Weird Pumpkins, and How to Decorate Them

Oct 16, 2014
Weird Pumpkins, and How to Decorate Them In 2014, a grocery-store pumpkin display is rarely ever a wall of monolithic orange. Chances are, you'll see a stand peppered with green gourds, white-skinned pumpkins, knobby squashes, and other unusual shapes. When faced with an in-office display of pumpkins of all kinds, we found inspiration in the skins and shapes of each variety. Here are our suggestions. Standard Orange Weird-Pumpkins-and-How-to-Decorate-Them-orange_600c390 Notable varieties: Howden, Baby Pam, Autumn Gold Good for: Traditional carved jack-o’-lanterns; any character from Orange is the New Black This pumpkin’s smooth, slightly ridged skin makes it an easy canvas for nearly any design. But who says the pumpkin’s skin must be its face? Expand your design upward by jamming a Barbie Styling Head into the top of the pumpkin. Add a couple of arms (orange construction paper), and a white paper triangle just below the neck, and voila: a bona-fide inmate of OITNB’s Litchfield Prison. Grab a few more Barbie heads for your very own prison gang! White Weird-Pumpkins-and-How-to-Decorate-Them-white_600c390 Notable varieties: Baby Boo, Lumina, Polar Bear Good for: Silhouettes, ghosts, skulls, a detailed bas-relief of Michelangelo’s David Once a rarity, white pumpkins have gone mainstream over the last few years. As the blank slate of the decorative squash world, white pumpkins and gourds lend themselves to easy painting and stenciling. If you do choose to go with a traditional carving approach, these pale pumpkins will reward you with an eerie alabaster glow when lit. Green/Blue Weird-Pumpkins-and-How-to-Decorate-Them-bluejarradhale_600c390 Notable varieties: La Estrella, Marina di Chioggia, Blue Jarrahdale Good for: Not much. We suggest cutting out a lid, clearing the guts, and placing a pillar candle inside. Because this pumpkin’s sides are very thick and difficult to cut, we recommend designs that require superficial cuts, scoring a phrase into skin, or peeling away the first layer of skin on every other ridge to create stripes. Just try not to think about the phrase “peeling away the first layer of skin.” Oblong pumpkins and squash Weird-Pumpkins-and-How-to-Decorate-Them-banana_600c390 Notable varieties: Banana squash, butternut squash, Orange Hubbard: the pumpkin that thinks it’s a squash Good for: Long, humanoid faces. Think Bert from Sesame Street and Edvard Munch’s The Scream. You can also take advantage of the large surface area of these varieties to try an elaborate-to-carve word or phrase, such as “Happy Halloween” or “Homecoming '99: Autumn at the End of the Millennium.” Gourds Weird-Pumpkins-and-How-to-Decorate-Them-calabash_600c390 Notable varieties: Elongated bottle gourds and round calabashes are actually the same fruit, grown from the Lagenaria siceraria vine. Good for: A lawn flamingo, an elephant, an actual calabash pipe for your Sherlock Holmes costume The gourd's singular shape has incredible acoustic properties: hollow calabashes have been used as resonators in traditional Indian stringed instruments for centuries. But when it comes to decorative uses, the combination of the gourd’s elongated neck and resonant belly make it ideal for animal shapes. With some googly eyes and feathers, it could double as just about any bird you want. Heirlooms Weird-Pumpkins-and-How-to-Decorate-Them-peanut_600c390 Notable variety: Galeuse d’Eysines, or “peanut pumpkin” Good for: Recreating the contents of an early 20th-century dermatology textbook It isn’t much to look at, but this 200-year-old French heirloom variety possesses a sugary flesh that’s delicious in soups and desserts. In fact, a good indicator of the fruit’s sweetness and ripeness is the texture of its rind: those “warts” are created as sugar builds up just under the skin. So, the more warts, the sweeter (and uglier) the fruit. But if you insist on displaying this bad boy instead of cooking it, capitalize on those nutty shapes. Draw a pair of stick legs, arms, and a top-hat onto the pumpkin’s sweet, sweet warts and you have a legion of Mr. Peanuts. SpookyDeals_600c66 Read more Halloween coverage on the The Guide:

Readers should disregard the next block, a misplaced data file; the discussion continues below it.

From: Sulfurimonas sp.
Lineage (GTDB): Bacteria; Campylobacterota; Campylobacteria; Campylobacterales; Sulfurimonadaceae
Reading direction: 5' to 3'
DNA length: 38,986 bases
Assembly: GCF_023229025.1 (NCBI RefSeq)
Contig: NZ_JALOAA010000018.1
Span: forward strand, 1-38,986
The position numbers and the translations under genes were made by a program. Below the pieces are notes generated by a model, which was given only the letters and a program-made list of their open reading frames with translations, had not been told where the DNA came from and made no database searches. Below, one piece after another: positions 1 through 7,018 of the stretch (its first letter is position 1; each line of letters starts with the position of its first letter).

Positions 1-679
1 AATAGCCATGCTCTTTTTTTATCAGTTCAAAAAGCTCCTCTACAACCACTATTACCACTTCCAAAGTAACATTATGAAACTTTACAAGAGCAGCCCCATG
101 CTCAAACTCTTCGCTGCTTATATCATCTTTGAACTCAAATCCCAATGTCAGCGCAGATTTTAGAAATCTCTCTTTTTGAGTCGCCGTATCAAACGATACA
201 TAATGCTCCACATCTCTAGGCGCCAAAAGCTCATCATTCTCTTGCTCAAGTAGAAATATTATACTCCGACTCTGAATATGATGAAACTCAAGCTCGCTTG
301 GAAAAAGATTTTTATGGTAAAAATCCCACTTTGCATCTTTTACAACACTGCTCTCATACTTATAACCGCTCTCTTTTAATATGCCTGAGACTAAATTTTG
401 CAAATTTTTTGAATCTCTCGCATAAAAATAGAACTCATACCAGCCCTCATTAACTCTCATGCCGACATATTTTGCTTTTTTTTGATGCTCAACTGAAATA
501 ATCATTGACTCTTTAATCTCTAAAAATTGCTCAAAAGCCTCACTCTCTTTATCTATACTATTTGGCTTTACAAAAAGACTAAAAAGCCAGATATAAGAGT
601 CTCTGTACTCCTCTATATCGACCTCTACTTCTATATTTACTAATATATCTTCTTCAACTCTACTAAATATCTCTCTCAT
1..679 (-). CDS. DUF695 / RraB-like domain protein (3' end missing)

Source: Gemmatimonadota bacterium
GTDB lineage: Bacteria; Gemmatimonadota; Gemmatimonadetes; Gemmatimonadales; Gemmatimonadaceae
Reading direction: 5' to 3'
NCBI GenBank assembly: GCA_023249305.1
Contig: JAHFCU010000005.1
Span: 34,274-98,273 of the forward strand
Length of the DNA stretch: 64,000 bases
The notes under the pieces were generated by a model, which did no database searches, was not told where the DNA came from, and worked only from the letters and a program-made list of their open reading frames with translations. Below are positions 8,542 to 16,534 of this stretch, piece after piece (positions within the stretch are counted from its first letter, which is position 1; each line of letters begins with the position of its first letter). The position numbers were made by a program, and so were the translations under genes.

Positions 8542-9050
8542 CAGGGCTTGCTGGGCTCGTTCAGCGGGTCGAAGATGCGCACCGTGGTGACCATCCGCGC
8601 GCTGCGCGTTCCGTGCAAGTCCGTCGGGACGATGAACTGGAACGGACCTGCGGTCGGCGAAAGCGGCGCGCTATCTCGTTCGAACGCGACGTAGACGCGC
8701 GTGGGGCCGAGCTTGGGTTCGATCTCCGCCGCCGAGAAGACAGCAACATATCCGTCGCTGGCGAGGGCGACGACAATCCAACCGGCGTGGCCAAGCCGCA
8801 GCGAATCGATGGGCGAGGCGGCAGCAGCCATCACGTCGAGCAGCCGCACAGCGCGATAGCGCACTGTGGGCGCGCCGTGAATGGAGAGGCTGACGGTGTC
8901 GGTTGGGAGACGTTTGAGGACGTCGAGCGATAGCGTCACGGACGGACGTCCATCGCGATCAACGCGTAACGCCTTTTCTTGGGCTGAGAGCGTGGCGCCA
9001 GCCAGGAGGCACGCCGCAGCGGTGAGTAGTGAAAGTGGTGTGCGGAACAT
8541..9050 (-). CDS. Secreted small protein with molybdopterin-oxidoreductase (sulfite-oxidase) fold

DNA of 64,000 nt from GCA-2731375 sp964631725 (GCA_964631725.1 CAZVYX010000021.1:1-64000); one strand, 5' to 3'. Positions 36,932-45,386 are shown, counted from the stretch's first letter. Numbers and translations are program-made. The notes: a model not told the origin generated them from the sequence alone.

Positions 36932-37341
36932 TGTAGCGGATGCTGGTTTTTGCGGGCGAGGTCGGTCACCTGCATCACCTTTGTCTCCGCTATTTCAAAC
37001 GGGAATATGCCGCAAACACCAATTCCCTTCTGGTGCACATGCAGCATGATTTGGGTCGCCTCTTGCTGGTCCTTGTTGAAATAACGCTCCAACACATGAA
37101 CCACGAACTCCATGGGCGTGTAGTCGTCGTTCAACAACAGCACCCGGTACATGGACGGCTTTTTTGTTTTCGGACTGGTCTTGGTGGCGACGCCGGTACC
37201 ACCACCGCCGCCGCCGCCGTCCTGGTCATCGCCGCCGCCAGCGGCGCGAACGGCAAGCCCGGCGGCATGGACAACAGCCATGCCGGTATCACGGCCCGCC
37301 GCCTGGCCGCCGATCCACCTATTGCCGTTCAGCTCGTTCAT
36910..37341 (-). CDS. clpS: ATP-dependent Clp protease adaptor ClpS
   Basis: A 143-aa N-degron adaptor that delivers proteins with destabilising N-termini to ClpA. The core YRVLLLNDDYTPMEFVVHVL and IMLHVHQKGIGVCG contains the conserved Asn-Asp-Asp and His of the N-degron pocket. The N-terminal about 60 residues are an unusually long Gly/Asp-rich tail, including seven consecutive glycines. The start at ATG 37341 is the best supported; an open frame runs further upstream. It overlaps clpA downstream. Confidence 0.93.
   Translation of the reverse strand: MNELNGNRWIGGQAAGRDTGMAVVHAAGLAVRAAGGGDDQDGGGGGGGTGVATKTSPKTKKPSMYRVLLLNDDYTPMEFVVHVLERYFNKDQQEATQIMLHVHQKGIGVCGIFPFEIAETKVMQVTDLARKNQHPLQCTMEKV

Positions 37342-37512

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BY: Groupon Guide Staff
Groupon Guide Staff